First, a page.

But new clients, he says, are also seeking to "look long" - to make sure they can take advantage of evolving market conditions to post gains above the meager results now being produced by money-market funds and certificates of deposit.
For most, he says, that means having a position in the stock market, even though market returns are currently negligible to negative.
Experts say individuals can often put together a financial plan on their own.
Investors who do so should keep on top of the market, says Mark Johannessen, a certified financial planner in Virginia.
He adds that they should:
"Have enough liquid assets on hand."
"Maintain savings and investing discipline" - salting away as much as they can on a systematic basis.
"Not lose sight of the next 10 to 15 years," such as continuing to fund 401(k) plans, or other retirement funds.
"Insurance is very important," adds Clare Stenstrom, of Bourne Stenstrom Capital Management in New York.
"We've found that most people do not have disability insurance," she says.
For anyone crafting a long-range investment plan while protecting his or her immediate financial position, she says, comprehensive insurance is a must.
In many financial-planning offices, discussions about estate planning have taken on a new urgency since September's terrorist attacks in the US.
In particular, people want to know how to craft a comprehensive will, says Scott Kahan, head of Financial Asset Management Corp., New York.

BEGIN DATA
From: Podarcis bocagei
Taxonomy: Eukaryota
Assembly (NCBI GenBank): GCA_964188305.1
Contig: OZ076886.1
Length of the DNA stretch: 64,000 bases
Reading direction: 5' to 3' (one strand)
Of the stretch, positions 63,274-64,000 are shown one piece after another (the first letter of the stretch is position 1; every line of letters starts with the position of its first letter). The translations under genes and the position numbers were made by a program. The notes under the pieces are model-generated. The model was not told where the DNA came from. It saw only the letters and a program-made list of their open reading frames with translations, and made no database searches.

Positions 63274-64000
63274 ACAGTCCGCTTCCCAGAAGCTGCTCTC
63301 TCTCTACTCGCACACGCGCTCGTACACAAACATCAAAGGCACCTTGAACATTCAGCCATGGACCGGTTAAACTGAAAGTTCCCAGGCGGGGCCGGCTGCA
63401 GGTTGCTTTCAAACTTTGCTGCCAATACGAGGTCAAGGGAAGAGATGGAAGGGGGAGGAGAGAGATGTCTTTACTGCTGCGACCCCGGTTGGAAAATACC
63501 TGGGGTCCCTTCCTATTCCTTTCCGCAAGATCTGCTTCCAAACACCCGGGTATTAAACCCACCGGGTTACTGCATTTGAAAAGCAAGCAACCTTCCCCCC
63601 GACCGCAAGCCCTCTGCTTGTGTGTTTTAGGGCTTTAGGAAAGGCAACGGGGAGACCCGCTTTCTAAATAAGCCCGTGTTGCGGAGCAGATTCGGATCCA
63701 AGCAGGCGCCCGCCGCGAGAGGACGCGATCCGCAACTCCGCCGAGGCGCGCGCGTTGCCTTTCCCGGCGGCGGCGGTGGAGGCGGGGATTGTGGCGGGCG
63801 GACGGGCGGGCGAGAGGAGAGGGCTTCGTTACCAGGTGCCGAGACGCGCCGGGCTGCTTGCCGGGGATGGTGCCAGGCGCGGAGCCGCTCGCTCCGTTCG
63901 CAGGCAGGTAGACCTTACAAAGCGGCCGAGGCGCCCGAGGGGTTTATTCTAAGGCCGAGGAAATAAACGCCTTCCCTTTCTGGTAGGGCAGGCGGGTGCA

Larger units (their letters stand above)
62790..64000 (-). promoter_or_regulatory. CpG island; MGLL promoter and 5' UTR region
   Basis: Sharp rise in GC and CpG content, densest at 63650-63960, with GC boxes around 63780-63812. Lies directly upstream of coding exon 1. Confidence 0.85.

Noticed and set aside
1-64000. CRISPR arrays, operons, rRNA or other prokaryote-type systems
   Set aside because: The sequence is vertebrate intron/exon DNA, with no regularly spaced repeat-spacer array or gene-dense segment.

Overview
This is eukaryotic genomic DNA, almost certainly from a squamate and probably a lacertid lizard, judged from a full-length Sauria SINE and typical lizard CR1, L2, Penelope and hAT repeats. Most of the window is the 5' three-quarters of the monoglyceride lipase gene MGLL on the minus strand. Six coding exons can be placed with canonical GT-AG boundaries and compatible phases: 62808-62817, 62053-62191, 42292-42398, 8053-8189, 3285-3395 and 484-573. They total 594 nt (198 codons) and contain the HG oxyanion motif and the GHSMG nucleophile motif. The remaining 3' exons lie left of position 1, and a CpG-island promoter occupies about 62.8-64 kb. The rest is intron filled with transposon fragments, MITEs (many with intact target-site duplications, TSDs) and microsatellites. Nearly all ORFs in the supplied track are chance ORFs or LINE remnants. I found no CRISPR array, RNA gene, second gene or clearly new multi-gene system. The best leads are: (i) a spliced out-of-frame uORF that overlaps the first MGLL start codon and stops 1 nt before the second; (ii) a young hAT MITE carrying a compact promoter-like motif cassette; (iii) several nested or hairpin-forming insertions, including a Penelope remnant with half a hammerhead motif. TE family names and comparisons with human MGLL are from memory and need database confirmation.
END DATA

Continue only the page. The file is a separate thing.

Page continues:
Investors, he says, want to protect their estates and their relatives, while avoiding as many taxes as possible.
Mr. Kahan says he always urges clients to plan carefully for the disposition of their assets, including property, while accounting for the needs of beneficiaries, especially spouses.
In some cases, where one wishes to avoid probate for whatever reason, a trust is more desirable than a will, enabling an estate to pass to other parties in greater privacy.
Many older investors, including retirees, Kahan says, "don't want to be dependent on their adult children." So they tend to "spend down" their own money. But the danger, notes Kahan, is that they "might spend so much that they don't have enough left to provide for their later years."
A will, he says, helps focus attention on one's total assets - and how best to use them or set them aside for heirs.
Many financial planners do not personally draft wills or trusts. Rather, they use the services of estate lawyers and accountants. In drafting a will, legal experts say, it is important to remember the basics:
Most states require you to be at least 18 to set one up.
You have to be of "sound mind" - aware of your assets and the consequences of leaving them to others.
Wills must usually be typed in forms acceptable within your state. They must be dated and signed. They usually require at least two witnesses, although some states - Vermont, for example - require three witnesses' signatures.
Having a witness sign and notarize a "self proving" affidavit (which establishes his or her identity) may expedite matters if the will goes into probate, as is typically the case.
These are just general rules. While people can in some cases put together a simple, binding will on their own - writing it out in longhand, or using forms from websites - it is generally safer to use an attorney, legal experts say.